VH1’s “Love and Hip Hop: Miami has brought race and culture among latinos to the forefront. Amara La Negra, the gorgeous black Dominican singer and dancer, has been speaking out about the challenges of being a non-racially ambiguous black latina in the entertainment industry.
Latinos, willfully, refer to themselves as light-skinned or dark-skinned. For example, Ricky Martin would be light-skinned although he is of Castilian and Corsican- descent aka white. A black man born and raised for a bit in Santiago, Cuba; Faizon Love would be dark-skinned. But it’s bullshit. We’ve created a false facade of “unity” by purposely excluding color from our dialogue. For white and mestizo latinos, race isn’t something that’s necessarily addressed on a regular basis. After all, representation is abundant. On the black-hand side, it’s quite a different narrative. Now, there’s a movement of “afro-latino” pride. But why have afro-latino or dark-skinned become words of choice when referencing black latinos?
It’s both nuance and erasure. For example, Rosario Dawson and Mariah Carey are considered afro-latinas. Rosario Dawson’s mother is a mulata and her father is white. Carey’s mother is white and her father is Black American and Venezuelan. There is speculation that her grandfather is of African-descent but it’s not been confirmed. And this is where my opinion differs from most in that regard. The afro-latino umbrella encompasses racial ambiguity. Even though people of majority African-descent come in a variety of shades and hair types, certain latinos will get an invite to the cookout by, simply, having a small percentage of black blood. Hence, the erasure of blackness.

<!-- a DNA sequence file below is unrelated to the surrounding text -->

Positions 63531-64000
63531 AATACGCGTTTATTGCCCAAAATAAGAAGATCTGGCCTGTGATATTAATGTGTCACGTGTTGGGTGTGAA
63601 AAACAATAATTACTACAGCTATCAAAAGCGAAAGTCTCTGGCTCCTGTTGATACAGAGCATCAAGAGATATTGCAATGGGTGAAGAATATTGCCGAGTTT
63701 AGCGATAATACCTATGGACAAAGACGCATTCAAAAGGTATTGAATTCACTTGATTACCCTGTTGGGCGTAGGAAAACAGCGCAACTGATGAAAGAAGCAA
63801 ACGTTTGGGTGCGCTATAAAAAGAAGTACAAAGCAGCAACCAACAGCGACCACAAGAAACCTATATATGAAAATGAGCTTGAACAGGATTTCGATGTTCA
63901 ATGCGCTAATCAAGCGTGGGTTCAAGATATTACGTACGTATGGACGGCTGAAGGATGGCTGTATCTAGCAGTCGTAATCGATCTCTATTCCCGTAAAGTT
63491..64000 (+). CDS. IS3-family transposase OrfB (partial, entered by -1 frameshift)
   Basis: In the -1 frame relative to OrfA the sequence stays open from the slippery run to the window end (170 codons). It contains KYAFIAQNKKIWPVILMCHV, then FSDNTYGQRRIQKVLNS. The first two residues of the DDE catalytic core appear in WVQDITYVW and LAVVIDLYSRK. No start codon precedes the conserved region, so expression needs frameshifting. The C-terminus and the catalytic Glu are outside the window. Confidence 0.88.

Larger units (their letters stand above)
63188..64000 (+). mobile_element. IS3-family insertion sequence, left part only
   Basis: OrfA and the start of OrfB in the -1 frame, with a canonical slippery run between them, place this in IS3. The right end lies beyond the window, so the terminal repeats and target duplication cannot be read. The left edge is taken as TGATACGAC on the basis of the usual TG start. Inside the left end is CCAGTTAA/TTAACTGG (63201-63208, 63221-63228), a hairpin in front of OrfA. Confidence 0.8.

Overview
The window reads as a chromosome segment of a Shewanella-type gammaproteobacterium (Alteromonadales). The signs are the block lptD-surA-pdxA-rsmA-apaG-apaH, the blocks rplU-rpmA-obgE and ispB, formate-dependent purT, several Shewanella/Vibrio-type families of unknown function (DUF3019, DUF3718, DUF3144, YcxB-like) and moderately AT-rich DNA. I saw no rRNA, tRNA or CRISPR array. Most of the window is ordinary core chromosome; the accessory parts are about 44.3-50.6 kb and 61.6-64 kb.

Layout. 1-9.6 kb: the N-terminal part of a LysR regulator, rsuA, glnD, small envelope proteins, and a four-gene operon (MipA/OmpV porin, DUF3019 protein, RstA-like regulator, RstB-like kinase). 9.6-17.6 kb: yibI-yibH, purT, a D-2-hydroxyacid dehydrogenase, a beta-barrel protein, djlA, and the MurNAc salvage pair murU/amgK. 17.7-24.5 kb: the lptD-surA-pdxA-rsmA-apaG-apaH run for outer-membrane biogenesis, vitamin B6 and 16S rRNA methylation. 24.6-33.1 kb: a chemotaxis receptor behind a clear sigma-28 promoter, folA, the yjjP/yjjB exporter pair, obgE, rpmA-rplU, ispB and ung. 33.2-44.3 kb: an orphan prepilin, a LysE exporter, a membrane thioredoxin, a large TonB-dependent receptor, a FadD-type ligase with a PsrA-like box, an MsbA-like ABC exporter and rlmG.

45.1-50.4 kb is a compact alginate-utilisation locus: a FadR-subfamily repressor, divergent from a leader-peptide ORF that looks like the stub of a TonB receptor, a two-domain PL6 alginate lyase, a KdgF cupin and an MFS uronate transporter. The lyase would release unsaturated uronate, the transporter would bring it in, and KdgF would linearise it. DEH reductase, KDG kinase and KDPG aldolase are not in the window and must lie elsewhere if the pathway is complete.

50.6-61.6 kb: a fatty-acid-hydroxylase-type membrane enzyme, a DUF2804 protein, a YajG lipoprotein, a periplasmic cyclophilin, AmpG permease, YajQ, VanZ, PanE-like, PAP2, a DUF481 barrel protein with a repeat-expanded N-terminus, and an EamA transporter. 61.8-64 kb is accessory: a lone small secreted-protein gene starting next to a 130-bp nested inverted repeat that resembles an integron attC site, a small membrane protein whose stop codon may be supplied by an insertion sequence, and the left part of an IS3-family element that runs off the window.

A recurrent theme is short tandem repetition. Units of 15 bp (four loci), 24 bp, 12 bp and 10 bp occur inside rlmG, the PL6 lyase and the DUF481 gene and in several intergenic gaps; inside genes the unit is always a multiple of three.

Identifying as black, first, is a very American thing. Typically, other nations identify by nationality in lieu of race. Latin America and the Caribbean included. And with these countries having the biggest population of Africans outside of the continent in this hemisphere, those of us who are black should be able to say that we are without taboo. Claiming blackness, previously, was looked down upon by latinos. The failure to see acknowledge the black people in our respective countries has been a long-standing practice.
That’s why it’s vital to say “black” when distinguishing race among latinos. Using that word, specifically, refers to someone who looks like Juju, Melissa De Sousa, Andre Royo, or Laz Alonso. There is no guessing or vagueness when it comes to what blackness entails.
Race and ethnicity are not mutually exclusive. With that said, if black latinos want to be recognized FULLY; we can no longer hide under dubious labels and ambiguousness.
Say It Loud….